In the face of the China crisis, troubled waters in various other markets including Brazil and Russia, the dialling down of optimism in India, amongst all other challenges of the global economy, WPP’s Sir Martin Sorrell advises brands to stay the course. The pace of change in the media landscape in the last five years has been faster than what the industry witnessed in the past five decades, much of which can be contributed to the impact of technology, emergence of digital media and newer markets.
“In 2000, around 10 per cent of our business revenue came from emerging markets and about nothing from digital media. Today, nearly half of our revenues are coming from areas that Don Draper would not even recognise,” remarked Mr Sorrell. Digital, media investment and data investment are contributing USD 16 billion to the revenue of USD 27 billion that WPP sees from a combination of businesses that it owns, is affiliated with or has investments in.
Horizontality – the future, but still the biggest challenge
Mr Sorrell reminded the four pillars that form WPP’s key strategy, which has over a period of time contributed to the scale that WPP has built today. “At a market cap of USD 31 billion, we are still behind technology companies that are at USD 200 billion or even USD 600-700 billion, but still twice the size of our nearest competitor,” Mr Sorrell commented.
On top of WPP’s growth strategy is the focus on fast growth markets that contribute 31 per cent to its revenues today. The company’s ambition is to grow this to 40-45 per cent. Digital, the second point of this strategy, is contributing 36 per cent to WPP’s revenues. “We want digital as well to contribute 40-45 per cent even though the differentiation with traditional is becoming difficult as increasingly it is all converging,” explained Mr Sorrell. The third area of focus is data investments management and finally, a term coined by Mr Sorrell, horizontality.
“Horizontality essentially means getting the 180,000-190,000 people working for WPP, in the 112 countries that we are present in, to work together in the same direction for the benefit of our clients,” Mr Sorrell said, adding that the company has achieved this for a significant number of its clients but the objective was to grow it even further.
Top trends that continue to impact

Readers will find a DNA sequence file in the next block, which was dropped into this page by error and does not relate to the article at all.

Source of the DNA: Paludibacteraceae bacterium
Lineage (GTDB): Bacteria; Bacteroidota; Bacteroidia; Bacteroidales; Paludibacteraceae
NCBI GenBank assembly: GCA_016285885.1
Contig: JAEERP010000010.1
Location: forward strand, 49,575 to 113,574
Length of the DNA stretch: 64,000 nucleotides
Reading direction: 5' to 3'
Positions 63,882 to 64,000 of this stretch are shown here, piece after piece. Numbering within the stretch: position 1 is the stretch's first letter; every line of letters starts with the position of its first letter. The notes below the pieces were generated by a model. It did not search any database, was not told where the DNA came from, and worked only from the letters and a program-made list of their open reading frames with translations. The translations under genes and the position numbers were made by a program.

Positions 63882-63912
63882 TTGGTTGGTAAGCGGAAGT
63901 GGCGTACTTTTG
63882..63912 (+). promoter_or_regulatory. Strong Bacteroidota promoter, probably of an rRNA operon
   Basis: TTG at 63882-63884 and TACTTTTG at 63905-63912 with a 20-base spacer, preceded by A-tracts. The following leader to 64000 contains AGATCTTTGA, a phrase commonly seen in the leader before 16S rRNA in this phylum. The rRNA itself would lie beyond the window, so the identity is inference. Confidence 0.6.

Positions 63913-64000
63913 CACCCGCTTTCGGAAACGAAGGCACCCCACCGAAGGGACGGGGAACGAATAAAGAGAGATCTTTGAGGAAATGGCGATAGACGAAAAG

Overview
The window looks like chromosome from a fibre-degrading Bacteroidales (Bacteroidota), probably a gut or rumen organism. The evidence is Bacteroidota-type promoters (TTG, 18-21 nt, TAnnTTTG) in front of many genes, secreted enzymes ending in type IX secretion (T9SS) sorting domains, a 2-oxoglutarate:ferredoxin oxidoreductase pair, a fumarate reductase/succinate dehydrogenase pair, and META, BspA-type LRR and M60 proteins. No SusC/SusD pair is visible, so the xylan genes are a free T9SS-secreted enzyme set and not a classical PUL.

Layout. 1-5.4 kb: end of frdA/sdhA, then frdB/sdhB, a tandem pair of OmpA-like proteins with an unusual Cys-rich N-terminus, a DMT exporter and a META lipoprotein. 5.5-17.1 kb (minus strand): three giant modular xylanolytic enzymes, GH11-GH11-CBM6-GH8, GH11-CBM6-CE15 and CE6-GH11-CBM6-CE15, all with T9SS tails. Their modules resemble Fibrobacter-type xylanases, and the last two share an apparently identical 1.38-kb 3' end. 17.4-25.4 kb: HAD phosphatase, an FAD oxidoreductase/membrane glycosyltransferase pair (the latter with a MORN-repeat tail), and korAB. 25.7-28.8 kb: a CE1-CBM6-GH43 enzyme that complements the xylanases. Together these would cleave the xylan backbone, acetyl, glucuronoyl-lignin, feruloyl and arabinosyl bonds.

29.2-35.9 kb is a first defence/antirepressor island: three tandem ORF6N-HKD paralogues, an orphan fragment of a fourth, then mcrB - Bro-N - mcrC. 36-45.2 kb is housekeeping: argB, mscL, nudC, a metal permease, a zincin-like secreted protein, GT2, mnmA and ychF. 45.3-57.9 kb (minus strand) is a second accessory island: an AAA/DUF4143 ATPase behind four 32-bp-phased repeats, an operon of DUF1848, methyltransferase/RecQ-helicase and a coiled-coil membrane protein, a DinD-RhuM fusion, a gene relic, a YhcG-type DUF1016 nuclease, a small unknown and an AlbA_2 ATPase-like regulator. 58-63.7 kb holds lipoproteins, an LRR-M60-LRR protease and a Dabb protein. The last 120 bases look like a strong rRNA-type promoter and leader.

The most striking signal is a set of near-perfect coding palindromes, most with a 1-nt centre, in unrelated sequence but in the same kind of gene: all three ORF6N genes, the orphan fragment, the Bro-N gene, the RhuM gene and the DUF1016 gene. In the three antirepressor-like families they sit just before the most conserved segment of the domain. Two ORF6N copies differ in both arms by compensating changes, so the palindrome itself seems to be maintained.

Mr Sorrell has voiced his opinion on 10 trends that he believes are indicate the pace and nature of change that the industry is witnessing. The shift in power to South, East and South East reiterating the importance of markets such as China, India, Africa and the Middle East leads these trends. The second area of significance is talent. For Mr Sorrell, production still generally outstrips demand despite the events that followed the collapse of the Lehman Brothers in 2008 but the supply of talent is still a challenge, which is only getting tougher. He spoke of disintermediation becoming important. He reminded that retail was still significant but there are implications on the manufacturer with e-tail and the threat of the likes of Amazon becoming the new Walmart, establishing direct relationship with the consumer.
The importance of internal communication, and the growth of global & local and regional structures being squeezed in the process, also continue to the trends impacting change.
Invest in the brand
The importance placed on finance and procurement is further highlighted in the year that witnessed a slew of media contracts up for review. Reportedly USD 25-30 billion of business was up for the taking in the year – some of which are still underway. Mr Sorrell reminded that procurement was an important function of the business but recent history reiterates that investing in ‘brand’ is critical. “Companies that have invested in brands have shown growth. Some companies are failing to recognise this with eyes on short term gains but that is not wise,” Mr Sorrell cautioned.
From the role that government is playing and its impact on the marketing and advertising business to the fact that sustainability has grown beyond just good advice to understanding that doing good is good business to expecting further consolidation in the industry form the final points of Mr Sorrell’s 10-point agenda defining the future of the ad business.